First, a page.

• Ease of use: The hit box allows for fighting game motions to be performed far easier compared to a more standard controller or arcade stick. It’s a learning experience at first, but not too hard to master.
  • Comfortability: Using a hit box for an extended amount of time is far easier on the hands compared to an arcade stick or controller, making it great for ergonomics.
  • Top-tier construction: Like other top-of-the-line sticks, the pad is made with Sanwa Denshi buttons, the most durable buttons made in arcade. The stick is bound to last for a while.

The Hit Box, seen here from the back.

Hit box specs:

  • Compatible with PlayStation 4 (PlayStation 5 compatibility with mods), Switch, and PC
  • Made with a steel case and thick acrylic top with easily replaceable parts
  • Comes with a detachable USB cable
  • Gripping material to ensure that the pad won’t slip from your lap


2. Hit Box Cross|Up (Justin Wong)

The debate about the benefits of hit box controllers compared to fight sticks has gone on for years, and no clear winner has emerged. One surefire attempt at a winner is the Hitbox Cross|Up, which combines many of the best features of a hitbox and a fight stick.

There’s a reason why Justin Wong swears by this. Some fighting games that work best with a fight stick, while others work spectacularly with a hit box. Having the option to use both is a fantastic choice. The Cross|Up includes the standard joystick made with durable Sanwa-Denshi materials, with the same applying to the 30mm OBSF high-quality buttons. It also includes buttons that mimic a control pad like a hit box would. The pad isn’t completely compatible with PS5 fighting games yet, which is why it’s only #3, but that could be coming soon.

  • The best of both worlds: The Hit Box Cross|Up is great for switching between the two control methods, between a hit box or a standard tournament edition fight stick.
  • High-quality parts: The control setup is made with Sanwa-Denshi durable materials used in Japanese arcades for years
  • Button remapping: The pad allows for players to remap buttons depending on the game, and includes an option for game-specific profiles.

The Hit Box Cross|Up in all its shiny glory.

Hit Box Cross|Up specs:

  • Available for PlayStation 4 (with some PlayStation 5 fighting game compatibility), Switch, and PC
  • Available for $299
  • Allows for multiple profiles, and profile switching
  • Sanwa OBSF high-quality buttons and a Sanwa-Denshi joystick
  • Steel case with a Plexiglass top
  • Gripping material on the bottom that makes sure the stick comfortably stays put on your lap


1. Hori Fighting Stick Alpha (Angrybird)

Angrybird won the Victrix Pro FS stick as a prize for winning Evo 2023, a special gold variant at that. But it’s a bit more important to talk about the stick he used to win the tournament with: The Hori Real Arcade Pro.N Hayabusa.

Well, not quite that stick. The Real Arcade Pro.N Hayabusa is no longer in production. It can still be purchased on the second-hand market, but anyone in the market for a new stick might as well go with the current variant: The Hori Fighting Stick Alpha. The stick includes all the essentials anyone playing a fighting game will need, including Hori’s own Hayabusa joystick and buttons, a touchpad, tournament lock buttons to prevent anyone from frustratingly (or hilariously, depending on your perspective) disqualifying yourself. It also supports multiple profiles for specific games, and embedded audio and microphone controls. It doesn’t feel as premium as some aforementioned sticks, but it includes what anyone needs.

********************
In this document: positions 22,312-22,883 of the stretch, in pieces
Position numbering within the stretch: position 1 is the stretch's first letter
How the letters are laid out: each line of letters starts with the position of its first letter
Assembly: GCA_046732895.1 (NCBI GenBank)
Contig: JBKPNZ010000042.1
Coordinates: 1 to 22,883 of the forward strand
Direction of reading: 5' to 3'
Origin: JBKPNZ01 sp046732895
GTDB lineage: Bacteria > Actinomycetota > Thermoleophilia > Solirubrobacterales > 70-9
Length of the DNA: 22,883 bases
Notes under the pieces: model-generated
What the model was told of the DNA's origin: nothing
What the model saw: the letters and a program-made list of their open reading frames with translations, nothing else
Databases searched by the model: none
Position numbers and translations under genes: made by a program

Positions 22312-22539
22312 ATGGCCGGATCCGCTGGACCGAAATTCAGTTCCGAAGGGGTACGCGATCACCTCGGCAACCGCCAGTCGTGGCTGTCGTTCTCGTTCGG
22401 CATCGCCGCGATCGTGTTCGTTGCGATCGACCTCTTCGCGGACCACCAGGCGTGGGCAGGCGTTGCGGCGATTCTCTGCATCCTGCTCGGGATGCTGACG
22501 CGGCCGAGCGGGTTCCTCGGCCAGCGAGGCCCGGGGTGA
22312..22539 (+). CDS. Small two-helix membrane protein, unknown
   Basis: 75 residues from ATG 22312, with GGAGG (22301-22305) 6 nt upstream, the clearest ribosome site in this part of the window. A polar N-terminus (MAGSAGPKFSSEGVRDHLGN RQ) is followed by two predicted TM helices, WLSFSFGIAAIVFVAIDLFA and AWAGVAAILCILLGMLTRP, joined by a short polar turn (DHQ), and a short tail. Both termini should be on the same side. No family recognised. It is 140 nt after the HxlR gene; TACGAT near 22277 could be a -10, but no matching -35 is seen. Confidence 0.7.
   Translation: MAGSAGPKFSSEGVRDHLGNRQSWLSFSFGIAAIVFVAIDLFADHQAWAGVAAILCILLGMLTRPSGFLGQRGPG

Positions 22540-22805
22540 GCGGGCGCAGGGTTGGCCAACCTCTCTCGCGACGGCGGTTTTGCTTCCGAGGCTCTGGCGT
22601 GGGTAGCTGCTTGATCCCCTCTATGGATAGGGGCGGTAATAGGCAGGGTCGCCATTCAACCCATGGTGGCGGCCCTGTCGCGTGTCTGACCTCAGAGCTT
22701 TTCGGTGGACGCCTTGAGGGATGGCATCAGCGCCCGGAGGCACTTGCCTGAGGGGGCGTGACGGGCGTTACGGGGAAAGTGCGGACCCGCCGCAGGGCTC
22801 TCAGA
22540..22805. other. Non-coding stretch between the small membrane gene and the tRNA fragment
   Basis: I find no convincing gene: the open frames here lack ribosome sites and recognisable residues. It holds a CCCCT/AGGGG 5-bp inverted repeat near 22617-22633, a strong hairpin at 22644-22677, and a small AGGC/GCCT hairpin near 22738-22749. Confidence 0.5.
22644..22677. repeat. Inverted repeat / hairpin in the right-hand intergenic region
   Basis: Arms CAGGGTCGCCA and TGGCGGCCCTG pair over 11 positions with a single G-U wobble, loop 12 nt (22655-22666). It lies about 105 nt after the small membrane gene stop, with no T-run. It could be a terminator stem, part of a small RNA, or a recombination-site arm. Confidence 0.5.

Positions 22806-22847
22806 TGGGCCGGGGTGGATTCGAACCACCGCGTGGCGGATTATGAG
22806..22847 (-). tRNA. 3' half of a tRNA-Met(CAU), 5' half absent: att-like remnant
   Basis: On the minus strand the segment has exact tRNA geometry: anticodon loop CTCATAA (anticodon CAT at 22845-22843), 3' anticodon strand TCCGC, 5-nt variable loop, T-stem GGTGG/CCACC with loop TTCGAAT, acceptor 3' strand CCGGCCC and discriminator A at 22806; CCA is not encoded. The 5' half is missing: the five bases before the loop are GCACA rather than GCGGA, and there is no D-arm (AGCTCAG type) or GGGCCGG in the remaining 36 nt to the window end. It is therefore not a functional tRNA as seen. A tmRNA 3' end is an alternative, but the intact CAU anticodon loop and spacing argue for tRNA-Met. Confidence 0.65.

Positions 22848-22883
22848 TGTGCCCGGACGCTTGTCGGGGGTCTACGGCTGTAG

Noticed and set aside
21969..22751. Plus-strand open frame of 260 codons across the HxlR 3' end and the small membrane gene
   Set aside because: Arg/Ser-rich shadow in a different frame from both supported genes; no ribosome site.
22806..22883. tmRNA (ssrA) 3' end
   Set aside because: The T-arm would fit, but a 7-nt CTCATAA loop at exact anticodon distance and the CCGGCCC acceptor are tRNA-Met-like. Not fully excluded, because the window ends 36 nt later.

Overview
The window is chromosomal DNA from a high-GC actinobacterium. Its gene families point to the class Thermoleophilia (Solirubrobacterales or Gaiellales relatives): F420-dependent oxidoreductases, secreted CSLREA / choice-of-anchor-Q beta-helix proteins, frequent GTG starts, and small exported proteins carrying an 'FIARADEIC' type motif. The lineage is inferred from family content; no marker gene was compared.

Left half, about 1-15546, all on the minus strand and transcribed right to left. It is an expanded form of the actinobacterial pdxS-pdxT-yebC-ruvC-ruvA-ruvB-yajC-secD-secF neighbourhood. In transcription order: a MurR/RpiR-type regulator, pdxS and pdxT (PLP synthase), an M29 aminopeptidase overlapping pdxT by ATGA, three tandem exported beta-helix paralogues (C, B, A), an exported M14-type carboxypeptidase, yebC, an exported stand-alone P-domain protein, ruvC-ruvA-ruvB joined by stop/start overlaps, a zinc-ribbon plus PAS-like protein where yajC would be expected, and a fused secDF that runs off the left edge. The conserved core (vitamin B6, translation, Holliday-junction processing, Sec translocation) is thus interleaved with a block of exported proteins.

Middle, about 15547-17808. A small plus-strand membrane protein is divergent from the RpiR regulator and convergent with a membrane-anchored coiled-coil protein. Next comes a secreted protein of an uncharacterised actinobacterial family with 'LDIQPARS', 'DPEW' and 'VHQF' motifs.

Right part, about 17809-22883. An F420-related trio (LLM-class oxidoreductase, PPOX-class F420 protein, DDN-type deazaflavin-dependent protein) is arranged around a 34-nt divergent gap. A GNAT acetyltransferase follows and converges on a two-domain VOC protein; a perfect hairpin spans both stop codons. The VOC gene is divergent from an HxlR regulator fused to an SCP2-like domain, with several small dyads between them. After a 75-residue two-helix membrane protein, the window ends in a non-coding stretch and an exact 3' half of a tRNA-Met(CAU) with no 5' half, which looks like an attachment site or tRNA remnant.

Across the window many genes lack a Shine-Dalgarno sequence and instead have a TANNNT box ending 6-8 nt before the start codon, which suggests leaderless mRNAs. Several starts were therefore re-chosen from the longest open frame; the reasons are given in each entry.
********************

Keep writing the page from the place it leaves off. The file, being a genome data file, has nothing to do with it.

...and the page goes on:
• Heavy customization: Hori Fighting Stick Alpha is heavily customizable, allowing for users to easily swap out buttons and sticks for preferred ones. The art can be swapped out too.
  • Branded versions: Of course, the stick can come with its own art. This is the officially-branded arcade stick for Street Fighter 6, which includes an image of Luke and Jamie battling it out. (It’s also the official Tekken 8 stick, if you were curious.)
  • The large size makes sure there’s a place to rest your hands while playing, ensuring comfortability.
  • The price makes it attractive for experienced fighting game players and newer fans alike.

You might as well go with the official Street Fighter 6 stick for the official Street Fighter 6 game.

Hori Fighting Stick Alpha specs:

  • Available for PlayStation 5, PlayStation 4, Xbox Series, Xbox One and PC
  • Retails for $199 for the standard Alpha, or $229 for the SF6 and Tekken 8-branded sticks
  • Easily customizable artwork. There are 18 images available for customization for the SF6 stick, for instance.
  • Allows for easy customization and maintenance.
  • Supports up to four custom profiles.
  • 3.5mm headphone jack.


None of these options will come cheap, but you’re getting what you pay for when it comes to buying the best controllers for fighting games. These will allow you to play Street Fighter 6 easier than the standard controller, though those remain solid options (MenaRD and Punk use DualSense and DualShock 4 controllers, respectively). It’s worth thinking carefully about which control method you’ll want to learn before spending freely on an expensive controller or stick, however.


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Geoffrey is the lowest-level Druid imaginable who read too many gaming magazines as a child. This made him decide that he wanted to do this video game journalism thing professionally.
Gamer Since: 1985
Favorite Genre: RPG
Currently Playing: Assassin's Creed Unity